Robert Melee, ‘Bowling Pin’, 2010, Public Art Fund Benefit Auction 2015
Robert Melee, ‘Bowling Pin’, 2010, Public Art Fund Benefit Auction 2015

Estimated value: $6,000

Vivid color, kitschy paraphernalia, and the persistence of memory are crucial themes that recur in Robert Melee’s practice. The deposits of plaster and acrylic built up around a bowling pin in this 2010 sculpture suggest the way in which layers of meaning and association grow around even the most ordinary objects.

About Robert Melee

Robert Melee, who describes the theme running through his work as “high gloss, psychological abstraction,” explores the psychology of American suburbia in his campy videos, photographs, paintings, sculptures, installations, and performances. He characterizes his output as: “Brave, baloneyism, contrasting, plastic, organic, camp, fearless, humorous, gay, surface, honest, fake.” Among his numerous neologisms, “baloneyism” refers to what he sees as the aesthetics of suburban dysfunction, the sexual, social, and emotional repression masked by comfortable domestic interiors centered on the television console. By incorporating domestic objects, and even his own mother, into his works and making them appear abject, he aims to reveal suburbia’s seamy underbelly. Inspired by Lynda Benglis, Melee is known for pouring garishly colored paint over his figures and objects, and for the marbleized surfaces of his re-created home interiors, which express the neuroses animating home life.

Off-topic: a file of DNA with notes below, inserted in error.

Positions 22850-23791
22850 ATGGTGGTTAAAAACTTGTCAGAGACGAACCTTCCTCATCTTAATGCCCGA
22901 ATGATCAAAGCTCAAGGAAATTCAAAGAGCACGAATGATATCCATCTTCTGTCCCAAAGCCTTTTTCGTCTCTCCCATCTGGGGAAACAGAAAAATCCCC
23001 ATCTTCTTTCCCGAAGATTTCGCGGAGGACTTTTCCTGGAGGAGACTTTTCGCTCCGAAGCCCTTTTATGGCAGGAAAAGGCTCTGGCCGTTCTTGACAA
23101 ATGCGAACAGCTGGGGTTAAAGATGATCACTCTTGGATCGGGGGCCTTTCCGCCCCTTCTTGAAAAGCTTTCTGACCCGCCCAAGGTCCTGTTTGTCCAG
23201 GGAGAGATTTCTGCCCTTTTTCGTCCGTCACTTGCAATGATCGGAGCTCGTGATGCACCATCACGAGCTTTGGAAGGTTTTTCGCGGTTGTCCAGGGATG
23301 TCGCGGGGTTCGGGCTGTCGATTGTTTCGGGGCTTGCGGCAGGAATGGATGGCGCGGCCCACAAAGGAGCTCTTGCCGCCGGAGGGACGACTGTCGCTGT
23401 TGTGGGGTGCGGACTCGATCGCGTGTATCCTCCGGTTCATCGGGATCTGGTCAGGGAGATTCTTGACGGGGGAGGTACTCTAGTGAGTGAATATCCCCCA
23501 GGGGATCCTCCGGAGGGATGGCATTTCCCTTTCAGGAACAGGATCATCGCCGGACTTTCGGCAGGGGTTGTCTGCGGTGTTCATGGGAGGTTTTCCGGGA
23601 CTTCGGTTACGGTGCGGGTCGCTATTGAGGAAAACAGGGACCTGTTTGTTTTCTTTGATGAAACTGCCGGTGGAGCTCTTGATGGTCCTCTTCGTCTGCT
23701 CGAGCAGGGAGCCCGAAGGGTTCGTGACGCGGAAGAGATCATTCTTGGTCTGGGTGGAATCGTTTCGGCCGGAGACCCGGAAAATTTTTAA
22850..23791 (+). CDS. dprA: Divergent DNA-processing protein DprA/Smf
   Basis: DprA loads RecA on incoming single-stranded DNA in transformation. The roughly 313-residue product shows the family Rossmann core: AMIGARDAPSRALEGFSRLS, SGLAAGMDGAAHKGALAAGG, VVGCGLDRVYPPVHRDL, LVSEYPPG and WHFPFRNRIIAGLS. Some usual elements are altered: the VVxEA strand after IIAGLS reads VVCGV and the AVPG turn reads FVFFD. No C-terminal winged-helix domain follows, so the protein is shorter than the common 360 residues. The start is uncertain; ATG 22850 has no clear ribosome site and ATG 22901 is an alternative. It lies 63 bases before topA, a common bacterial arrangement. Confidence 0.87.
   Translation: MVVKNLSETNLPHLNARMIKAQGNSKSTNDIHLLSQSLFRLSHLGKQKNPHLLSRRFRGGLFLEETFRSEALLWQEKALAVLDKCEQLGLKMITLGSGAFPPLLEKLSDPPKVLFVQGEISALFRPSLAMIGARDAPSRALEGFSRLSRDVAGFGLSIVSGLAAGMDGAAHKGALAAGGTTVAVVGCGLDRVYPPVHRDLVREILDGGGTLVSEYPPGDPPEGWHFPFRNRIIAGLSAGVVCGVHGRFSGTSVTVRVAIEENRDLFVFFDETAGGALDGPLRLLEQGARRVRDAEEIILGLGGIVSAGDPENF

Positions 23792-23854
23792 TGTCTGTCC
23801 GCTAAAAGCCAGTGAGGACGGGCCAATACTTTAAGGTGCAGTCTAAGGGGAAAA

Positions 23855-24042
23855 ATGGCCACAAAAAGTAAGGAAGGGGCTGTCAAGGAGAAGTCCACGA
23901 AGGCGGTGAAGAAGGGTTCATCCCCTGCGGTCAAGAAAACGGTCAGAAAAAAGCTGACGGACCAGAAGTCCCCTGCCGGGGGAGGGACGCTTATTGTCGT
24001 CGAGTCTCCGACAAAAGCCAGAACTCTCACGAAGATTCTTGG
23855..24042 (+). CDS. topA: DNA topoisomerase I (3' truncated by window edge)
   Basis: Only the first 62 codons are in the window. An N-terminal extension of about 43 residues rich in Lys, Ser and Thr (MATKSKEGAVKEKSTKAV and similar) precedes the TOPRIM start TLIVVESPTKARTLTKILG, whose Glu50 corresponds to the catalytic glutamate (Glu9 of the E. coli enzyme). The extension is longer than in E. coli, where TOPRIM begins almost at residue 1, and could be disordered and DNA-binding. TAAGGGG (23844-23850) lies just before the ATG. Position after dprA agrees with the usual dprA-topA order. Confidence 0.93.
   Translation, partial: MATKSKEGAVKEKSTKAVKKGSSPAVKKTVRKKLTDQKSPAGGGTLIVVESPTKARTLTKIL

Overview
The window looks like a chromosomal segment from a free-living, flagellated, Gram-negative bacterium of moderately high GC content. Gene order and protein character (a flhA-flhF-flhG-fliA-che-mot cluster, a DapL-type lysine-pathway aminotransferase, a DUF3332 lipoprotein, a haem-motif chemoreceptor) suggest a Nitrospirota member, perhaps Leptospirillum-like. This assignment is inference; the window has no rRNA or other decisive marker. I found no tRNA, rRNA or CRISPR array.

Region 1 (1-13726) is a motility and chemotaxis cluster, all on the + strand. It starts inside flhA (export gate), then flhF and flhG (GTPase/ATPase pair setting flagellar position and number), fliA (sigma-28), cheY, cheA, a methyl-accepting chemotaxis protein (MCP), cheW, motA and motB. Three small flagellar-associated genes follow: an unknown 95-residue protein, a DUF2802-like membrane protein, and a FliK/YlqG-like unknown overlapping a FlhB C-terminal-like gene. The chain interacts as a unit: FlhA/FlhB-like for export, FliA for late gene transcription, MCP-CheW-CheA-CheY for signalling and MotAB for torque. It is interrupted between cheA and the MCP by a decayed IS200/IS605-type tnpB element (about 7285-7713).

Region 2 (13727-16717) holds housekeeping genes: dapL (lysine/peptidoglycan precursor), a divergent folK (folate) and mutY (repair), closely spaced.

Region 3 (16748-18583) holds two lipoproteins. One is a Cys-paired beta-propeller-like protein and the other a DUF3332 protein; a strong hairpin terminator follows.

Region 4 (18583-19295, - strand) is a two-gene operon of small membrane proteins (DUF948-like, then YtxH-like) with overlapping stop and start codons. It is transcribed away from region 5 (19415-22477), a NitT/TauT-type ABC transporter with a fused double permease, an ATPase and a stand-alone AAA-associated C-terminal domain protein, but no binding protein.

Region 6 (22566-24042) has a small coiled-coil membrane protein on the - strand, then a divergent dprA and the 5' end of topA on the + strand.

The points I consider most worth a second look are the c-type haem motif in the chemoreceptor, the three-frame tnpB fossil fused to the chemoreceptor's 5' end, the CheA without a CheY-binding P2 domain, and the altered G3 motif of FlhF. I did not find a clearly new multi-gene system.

American, b. 1966, based in New York & Asbury Park, NJ

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